Just a little reminder to order your superhero jewels soon for timely holiday delivery! (If you are shopping for Channuakah and need your jewels expedited, just let me know)

And for those of you requesting bracelets this year, they are finally back! Thank you for being so patient.

my gratitude gremlin

totally grateful for my Ben, Canon Rebel XTI

I know this is a sacrilege to mention on Thanksgiving Day, scandalous to say out loud on any day really, but I have a confession: I’m having an allergy to the word gratitude.

Maybe it’s just been overused, maybe there are too many books abut it, maybe I am just being finicky, but the word is losing its meaning for me. Even more, lately when I hear the word gratitude I feel anxious, then ungrateful, then maybe even a little ashamed. The voices in my head get really loud. My gratitude gremlin picks up a megaphone: YOU ARE NOT GRATEFUL ENOUGH! WHAT HAPPPENED TO THAT GRATITUDE JOURNAL? IF YOU WERE MORE GRATEFUL, YOU WOULD BE HAPPY.

Do you remember the bewilderment of eating dinner when you were a kid and having a parent say, Eat the rest of your food! There are children starving in Africa! I remember feeling shame at these moments, then guilt and confusion about how I could mail the food to a faraway land. Being grateful can be yet another way we beat ourselves up, another tool for self-loathing, or a way to explain the upsets in our lives. I wasn’t grateful enough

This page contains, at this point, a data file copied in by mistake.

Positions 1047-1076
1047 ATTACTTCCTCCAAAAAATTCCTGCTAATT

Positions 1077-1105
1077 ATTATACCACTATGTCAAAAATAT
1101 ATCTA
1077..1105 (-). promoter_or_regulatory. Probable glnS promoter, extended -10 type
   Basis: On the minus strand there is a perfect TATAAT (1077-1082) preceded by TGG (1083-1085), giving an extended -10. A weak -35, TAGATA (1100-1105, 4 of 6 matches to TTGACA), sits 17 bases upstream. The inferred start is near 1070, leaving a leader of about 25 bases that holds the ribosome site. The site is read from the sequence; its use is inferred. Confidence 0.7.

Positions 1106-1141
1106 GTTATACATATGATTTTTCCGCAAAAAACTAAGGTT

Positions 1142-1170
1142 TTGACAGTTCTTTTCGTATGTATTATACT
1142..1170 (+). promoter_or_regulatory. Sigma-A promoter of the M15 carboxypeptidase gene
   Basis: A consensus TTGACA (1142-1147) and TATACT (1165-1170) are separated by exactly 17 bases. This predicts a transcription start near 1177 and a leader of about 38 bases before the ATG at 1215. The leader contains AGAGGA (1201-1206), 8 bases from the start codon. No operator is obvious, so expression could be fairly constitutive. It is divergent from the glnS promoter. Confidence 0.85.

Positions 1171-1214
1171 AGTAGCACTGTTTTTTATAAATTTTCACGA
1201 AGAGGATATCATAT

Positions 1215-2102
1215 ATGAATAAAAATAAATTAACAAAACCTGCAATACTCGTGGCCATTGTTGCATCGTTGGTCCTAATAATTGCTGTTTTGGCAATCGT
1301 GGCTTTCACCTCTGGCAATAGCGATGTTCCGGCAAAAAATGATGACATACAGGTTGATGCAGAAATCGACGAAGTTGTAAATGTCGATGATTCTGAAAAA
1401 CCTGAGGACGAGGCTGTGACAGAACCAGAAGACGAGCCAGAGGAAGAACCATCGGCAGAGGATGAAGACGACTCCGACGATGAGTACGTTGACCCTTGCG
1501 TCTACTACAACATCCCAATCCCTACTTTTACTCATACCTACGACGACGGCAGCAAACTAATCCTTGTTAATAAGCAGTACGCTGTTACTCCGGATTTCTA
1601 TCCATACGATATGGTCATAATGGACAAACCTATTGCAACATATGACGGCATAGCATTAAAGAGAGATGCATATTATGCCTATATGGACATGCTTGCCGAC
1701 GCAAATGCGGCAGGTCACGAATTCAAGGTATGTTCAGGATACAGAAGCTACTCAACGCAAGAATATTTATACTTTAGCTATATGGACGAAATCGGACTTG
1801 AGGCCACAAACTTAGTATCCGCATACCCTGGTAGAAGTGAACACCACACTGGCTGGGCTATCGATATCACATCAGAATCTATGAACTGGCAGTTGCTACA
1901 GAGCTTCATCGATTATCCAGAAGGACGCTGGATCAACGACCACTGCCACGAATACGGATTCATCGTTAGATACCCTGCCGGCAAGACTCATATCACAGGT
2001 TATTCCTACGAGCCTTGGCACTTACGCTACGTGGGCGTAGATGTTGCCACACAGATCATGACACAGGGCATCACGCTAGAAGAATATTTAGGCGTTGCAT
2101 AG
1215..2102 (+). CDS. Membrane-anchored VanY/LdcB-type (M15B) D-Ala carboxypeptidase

How do we find our way into gratitude when this word is often loaded with a lot of old and even new (age) baggage?

When going through (in)fertility I had folks say to me, You should just be grateful you have a husband who loves you. How can you argue with this? It is true and I was grateful for that. I also longed for a baby. To let that longing feel wrong, or to feel unworthy of anything more, was a confusing part of the grief of that journey. Today, when I feel exhausted, frustrated or less than supermom, I feel guilty all over again. After wanting Ben for so many years, I feel extra self-conscious when I don’t regularly gush about how grateful I am (even to myself).

Is there a better way into gratitude? One with a little less guilt involved? Am I the only one with a gratitude gremlin?

I had a realization the other day during a coaching session. I began the call by saying that I had been feeling chronically out of touch with myself, ungrounded, not present. I said that I had this sense that I wanted to feel more gratitude, be more in the moment, not such a doing machine.

We began by just sinking into my body. What did it feel like to stop? to feel the weight of my body on the ground? I noticed that I had a hard time letting go of all of the things I had to do. My list of unfinished things was endless and creating a lot of anxiety. I couldn’t help but think I was wasting time lying there.

After a few more minutes though I sunk in and felt how good it felt to stop. Like that saying about the water settling and becoming clear, I began to see how my mind became more clear when I stopped moving. I noticed how much energy I spend doing things that aren’t really important. I saw how my energy was all over the map, how if I moved more slowly, with more intention, I could be more efficient abut where to put my energy and not exhaust myself. I could put my energy into things that really matter to me.